Hypoglycemia in dogs occurs when the levels of sugar in the dog's blood drop to low levels. Glucose in the blood is one of the major sources of energy, and when symptoms begin to show, they manifest themselves with signs such as shivering, loss of coordination, weakness, and stupor. Commonly occurring in toy breeds and puppies, hypoglycemia can typically be overcome by the administration of glucose and home care through the course of the symptoms.
Levels of glucose are considered low when reaching 70 milligrams per deciliter (mg/dl), but symptoms usually do not manifest until the concentration of glucose reaches 50 mg/dl. Since a dog relies on glucose levels for energy, some of the first symptoms can be drowsiness, a weakness of limbs, agitation, and loss of coordination. The dog may become confused, show signs of forgetfulness, and appear disoriented even in familiar surroundings.
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Hypoglycemia in dogs may make the pet become nervous or restless, and in more severe cases, where the blood sugar drops quickly and severely, the dog can be overcome by seizures. Sometimes, severe cases of hypoglycemia in dogs can cause unconsciousness along with the seizures. If this happens regularly, the dog can become vulnerable to permanent brain damage.
Some dogs are more susceptible than others, and people with a dog that falls into one of the main categories should be on the lookout for signs of hypoglycemia. Purebred toy breeds can be prone to the condition, due to an inherited disorder that interferes with the body's ability to process glucose. Puppies, especially toy breed puppies, can also be susceptible to the condition. Hypoglycemia in dogs can occur in a puppy younger than five months old because its body has not yet matured to a point where it can store an adequate amount of glucose. The small size and hyperactivity of toy breed puppies makes them particularly vulnerable.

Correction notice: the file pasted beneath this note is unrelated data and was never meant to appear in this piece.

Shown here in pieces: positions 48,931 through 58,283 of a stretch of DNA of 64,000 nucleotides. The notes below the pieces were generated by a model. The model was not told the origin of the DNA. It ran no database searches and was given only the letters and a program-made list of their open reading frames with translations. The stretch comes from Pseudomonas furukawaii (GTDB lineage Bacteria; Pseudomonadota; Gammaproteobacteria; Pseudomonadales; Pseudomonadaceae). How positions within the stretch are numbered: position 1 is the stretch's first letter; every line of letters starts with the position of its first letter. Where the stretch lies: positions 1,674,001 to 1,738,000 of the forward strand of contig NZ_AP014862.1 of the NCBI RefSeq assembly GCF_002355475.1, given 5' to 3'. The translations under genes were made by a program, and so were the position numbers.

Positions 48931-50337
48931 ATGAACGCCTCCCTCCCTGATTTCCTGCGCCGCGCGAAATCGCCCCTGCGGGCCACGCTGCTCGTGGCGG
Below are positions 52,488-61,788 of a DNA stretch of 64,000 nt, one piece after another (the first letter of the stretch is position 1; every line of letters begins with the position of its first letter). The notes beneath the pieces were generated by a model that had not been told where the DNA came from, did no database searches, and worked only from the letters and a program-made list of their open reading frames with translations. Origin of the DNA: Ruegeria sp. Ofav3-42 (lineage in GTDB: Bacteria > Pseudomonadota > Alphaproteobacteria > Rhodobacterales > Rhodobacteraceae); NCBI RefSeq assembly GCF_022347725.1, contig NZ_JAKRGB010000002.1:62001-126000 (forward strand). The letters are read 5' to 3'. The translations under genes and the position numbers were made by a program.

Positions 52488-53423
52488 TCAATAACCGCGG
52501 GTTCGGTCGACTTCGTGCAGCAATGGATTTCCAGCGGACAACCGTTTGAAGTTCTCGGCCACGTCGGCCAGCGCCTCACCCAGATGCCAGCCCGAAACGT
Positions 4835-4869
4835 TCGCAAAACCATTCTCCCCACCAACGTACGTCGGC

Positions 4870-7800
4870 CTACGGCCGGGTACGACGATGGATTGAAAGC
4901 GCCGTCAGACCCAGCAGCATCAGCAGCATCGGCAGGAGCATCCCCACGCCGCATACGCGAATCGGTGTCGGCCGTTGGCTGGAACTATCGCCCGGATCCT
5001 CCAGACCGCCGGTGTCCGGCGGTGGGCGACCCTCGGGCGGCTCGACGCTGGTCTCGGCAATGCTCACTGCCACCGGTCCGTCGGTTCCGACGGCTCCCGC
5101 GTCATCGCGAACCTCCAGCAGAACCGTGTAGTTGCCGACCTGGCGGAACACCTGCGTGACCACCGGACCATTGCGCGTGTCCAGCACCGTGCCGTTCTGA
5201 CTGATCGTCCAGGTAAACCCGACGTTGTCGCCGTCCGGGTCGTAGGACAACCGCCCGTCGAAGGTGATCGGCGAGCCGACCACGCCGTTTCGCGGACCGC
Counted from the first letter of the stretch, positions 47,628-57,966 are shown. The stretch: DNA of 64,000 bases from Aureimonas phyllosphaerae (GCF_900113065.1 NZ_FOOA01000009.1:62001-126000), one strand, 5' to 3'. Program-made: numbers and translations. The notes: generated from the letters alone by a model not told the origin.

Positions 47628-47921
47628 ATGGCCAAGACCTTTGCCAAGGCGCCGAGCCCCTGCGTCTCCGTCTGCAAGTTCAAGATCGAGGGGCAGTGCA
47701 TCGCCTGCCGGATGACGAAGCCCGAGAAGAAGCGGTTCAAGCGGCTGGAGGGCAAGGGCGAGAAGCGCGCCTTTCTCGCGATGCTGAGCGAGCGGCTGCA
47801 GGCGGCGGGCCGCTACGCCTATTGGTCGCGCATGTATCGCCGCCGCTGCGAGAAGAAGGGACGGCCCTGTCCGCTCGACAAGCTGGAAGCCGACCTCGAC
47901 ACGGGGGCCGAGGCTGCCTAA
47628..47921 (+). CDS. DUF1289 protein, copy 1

If the dog has not eaten anything in eight hours or more, this increases the chance that the symptoms are signs of hypoglycemia. Many cases of hypoglycemia in dogs can be prevented by feeding small, frequent meals instead of one large meal. If it does occur, giving the dog an easily digestible source of sugar can help raise its levels enough to get it back on its feet and comfortable, although a blood test from a veterinarian can result in more information about the dog's condition and whether or not it has the potential to become an ongoing problem.